MARINE CORPS AIR STATION CHERRY POINT, N.C. --
If you were high in the sky on a recent Friday afternoon, peering down on Marine Unmanned Aerial Vehicle Squadron 2 here, you would have seen a crowd of people gathered for a very unusual occasion. They were the family and friends of a Marine who pioneered the very technology that provides an “eye in the sky” for Marines who need it on the ground.
It was May 22, 2015 – a day they would all mark on their calendars as the day they met to remember and celebrate the contributions of the late Gunnery Sgt. Anthony J. Wisnewski by branding an RQ-2B Pioneer UAV in his honor.
Wisnewski earned the Eagle, Globe and Anchor in 1984, and eventually became one of the pioneering Marines involved with unmanned aerial vehicles. In1996, Staff Sgt. Wisnewski reported for duty with Marine Aircraft Group 14. He was one of the first among a small group of Marines to train for the 7314 Military Occupational Specialty, UAV operator.
Wisnewski retired from active duty service in 2004 and was a combat veteran and recipient of numerous personal awards during his 20-year career. Following his retirement from the Corps, he continued to serve the local community in law enforcement. Wisnewski passed away in February.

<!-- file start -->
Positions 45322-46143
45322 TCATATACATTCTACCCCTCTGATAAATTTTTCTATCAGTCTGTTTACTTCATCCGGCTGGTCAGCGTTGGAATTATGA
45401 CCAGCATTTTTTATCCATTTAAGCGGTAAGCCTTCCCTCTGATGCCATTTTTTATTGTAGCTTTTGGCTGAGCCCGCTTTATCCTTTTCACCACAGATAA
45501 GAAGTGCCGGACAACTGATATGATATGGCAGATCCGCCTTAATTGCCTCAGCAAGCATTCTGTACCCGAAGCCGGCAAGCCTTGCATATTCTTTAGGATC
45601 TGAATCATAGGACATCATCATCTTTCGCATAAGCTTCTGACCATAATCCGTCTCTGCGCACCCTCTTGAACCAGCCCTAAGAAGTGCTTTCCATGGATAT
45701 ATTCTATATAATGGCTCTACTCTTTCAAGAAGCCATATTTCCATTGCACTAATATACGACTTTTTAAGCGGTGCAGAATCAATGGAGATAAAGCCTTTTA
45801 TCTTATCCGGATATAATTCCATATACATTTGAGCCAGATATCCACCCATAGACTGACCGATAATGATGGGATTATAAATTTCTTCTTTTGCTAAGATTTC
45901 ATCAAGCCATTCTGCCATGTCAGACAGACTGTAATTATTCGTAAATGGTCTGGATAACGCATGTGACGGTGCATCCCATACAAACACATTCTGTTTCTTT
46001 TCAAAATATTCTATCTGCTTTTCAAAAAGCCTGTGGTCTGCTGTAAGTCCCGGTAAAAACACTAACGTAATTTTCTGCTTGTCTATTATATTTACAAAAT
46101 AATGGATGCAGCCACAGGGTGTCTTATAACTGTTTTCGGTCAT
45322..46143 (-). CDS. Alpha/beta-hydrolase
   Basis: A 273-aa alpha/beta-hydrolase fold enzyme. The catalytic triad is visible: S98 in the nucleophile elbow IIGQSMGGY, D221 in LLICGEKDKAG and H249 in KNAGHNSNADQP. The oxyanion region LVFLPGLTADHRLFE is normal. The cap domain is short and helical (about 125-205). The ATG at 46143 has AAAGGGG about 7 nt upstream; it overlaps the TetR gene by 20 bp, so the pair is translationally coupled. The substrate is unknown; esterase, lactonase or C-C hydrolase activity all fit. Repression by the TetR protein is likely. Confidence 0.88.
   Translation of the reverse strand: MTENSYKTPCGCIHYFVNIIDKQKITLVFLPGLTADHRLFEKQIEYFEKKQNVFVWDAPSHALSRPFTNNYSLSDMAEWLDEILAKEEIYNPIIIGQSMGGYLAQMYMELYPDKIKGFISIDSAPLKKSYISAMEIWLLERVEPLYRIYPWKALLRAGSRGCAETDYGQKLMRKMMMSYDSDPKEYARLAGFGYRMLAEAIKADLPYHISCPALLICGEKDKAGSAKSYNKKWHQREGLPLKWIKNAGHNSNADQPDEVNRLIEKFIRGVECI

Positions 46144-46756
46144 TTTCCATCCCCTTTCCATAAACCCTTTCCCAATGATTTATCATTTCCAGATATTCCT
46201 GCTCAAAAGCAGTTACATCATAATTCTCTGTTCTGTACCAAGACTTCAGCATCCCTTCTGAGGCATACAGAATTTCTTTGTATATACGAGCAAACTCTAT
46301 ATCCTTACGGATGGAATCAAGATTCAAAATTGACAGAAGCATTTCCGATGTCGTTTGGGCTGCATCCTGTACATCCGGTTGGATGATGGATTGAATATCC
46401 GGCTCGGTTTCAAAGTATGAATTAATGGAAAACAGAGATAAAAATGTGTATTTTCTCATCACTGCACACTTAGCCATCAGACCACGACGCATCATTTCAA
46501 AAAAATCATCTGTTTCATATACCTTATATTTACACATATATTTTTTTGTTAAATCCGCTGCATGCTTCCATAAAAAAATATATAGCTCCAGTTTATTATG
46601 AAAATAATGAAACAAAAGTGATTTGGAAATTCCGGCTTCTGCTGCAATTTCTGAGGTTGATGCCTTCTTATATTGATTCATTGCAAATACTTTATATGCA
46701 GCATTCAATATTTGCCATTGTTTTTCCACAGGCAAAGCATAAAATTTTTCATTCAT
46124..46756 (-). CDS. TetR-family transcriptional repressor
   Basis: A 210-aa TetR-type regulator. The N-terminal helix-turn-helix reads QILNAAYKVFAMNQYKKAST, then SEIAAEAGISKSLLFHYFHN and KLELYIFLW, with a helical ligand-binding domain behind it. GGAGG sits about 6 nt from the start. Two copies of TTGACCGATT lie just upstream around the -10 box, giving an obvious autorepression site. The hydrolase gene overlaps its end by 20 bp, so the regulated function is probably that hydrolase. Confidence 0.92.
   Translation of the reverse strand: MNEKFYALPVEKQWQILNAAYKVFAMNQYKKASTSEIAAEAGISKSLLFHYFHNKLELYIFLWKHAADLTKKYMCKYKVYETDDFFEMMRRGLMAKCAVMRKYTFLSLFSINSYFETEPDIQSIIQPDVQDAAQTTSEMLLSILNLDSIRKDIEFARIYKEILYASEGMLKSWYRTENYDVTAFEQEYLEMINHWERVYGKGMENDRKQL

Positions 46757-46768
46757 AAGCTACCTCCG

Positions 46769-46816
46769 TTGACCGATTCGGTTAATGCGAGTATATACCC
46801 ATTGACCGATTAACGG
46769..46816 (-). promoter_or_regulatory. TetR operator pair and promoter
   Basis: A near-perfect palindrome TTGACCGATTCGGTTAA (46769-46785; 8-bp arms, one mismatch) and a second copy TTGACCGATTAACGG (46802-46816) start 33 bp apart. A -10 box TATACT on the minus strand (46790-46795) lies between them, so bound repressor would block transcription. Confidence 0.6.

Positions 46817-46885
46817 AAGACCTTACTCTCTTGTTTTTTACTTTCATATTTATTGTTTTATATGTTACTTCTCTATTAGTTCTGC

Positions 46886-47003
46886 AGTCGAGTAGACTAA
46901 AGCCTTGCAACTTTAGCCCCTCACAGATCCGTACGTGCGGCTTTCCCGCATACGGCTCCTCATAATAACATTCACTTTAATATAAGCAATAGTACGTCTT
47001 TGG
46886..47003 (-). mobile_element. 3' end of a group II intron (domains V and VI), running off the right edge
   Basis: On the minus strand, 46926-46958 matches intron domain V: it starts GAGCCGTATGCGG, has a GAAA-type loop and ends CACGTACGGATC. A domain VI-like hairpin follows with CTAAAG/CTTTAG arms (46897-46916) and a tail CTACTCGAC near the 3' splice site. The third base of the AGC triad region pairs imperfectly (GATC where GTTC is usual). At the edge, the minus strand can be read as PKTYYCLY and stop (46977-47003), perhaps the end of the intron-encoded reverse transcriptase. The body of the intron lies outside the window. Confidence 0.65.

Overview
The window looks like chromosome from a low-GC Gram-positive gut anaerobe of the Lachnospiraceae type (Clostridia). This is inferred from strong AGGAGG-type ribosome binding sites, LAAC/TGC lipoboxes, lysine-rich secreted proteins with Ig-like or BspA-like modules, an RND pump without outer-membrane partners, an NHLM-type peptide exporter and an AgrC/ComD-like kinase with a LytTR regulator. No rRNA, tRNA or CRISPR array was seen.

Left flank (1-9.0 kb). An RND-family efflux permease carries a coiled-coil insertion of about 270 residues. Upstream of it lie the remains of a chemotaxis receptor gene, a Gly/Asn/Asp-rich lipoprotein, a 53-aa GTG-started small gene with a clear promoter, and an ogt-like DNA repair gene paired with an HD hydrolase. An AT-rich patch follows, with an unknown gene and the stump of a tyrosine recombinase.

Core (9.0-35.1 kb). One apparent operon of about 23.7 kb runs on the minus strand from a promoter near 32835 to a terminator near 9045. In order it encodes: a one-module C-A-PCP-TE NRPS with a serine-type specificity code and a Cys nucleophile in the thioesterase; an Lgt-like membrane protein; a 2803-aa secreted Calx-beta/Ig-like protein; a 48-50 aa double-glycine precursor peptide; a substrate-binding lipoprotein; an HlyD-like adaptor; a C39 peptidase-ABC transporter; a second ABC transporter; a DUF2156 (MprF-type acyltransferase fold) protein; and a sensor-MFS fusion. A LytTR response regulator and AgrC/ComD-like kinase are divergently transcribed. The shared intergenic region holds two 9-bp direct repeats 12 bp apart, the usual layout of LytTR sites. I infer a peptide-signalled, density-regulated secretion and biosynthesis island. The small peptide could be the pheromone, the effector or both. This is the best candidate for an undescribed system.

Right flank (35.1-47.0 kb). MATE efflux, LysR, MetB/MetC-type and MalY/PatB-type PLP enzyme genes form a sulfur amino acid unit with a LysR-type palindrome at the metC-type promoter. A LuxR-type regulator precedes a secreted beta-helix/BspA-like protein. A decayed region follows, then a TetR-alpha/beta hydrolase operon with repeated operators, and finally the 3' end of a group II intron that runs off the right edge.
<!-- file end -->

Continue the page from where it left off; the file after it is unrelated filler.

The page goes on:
Master Sgt. Jose R. Gonzalez III, operations chief with Marine Unmanned Aerial Vehicle Squadron 2, served with Wisnewski during his first tour. He remembers sitting knee to knee with other young Marines as Wisnewski shared with them his many experiences with the aircraft. Wisnewski’s legacy continues on in Gonzalez and Marines just like him who operate these important aircraft today. “A lot of us older guys today credit him to us staying in the Marine Corps.”
“Everything that is taught to UAV operator Marines – tactics, techniques and procedures that we do – is built upon the foundation he helped to lay,” said Staff Sgt. Bradley A. Wells, a UAV operator with VMU-2. “His experience has brought us to where we are, tactically and technically.”
According to Wells, as one of the Corps’ first UAV operators and the community’s earliest weapons and tactics instructors – Wisnewski helped lay the groundwork for 21st Century Marines’ eyes in the sky and for taking Marine aviation where it had never been.
“Unmanned Marine Corps aviation would not be the same without Gunnery Sgt. Wisnewski’s contributions and influence.” Lt. Col. Kristopher Faught, commanding officer at VMU-2, may have said it best.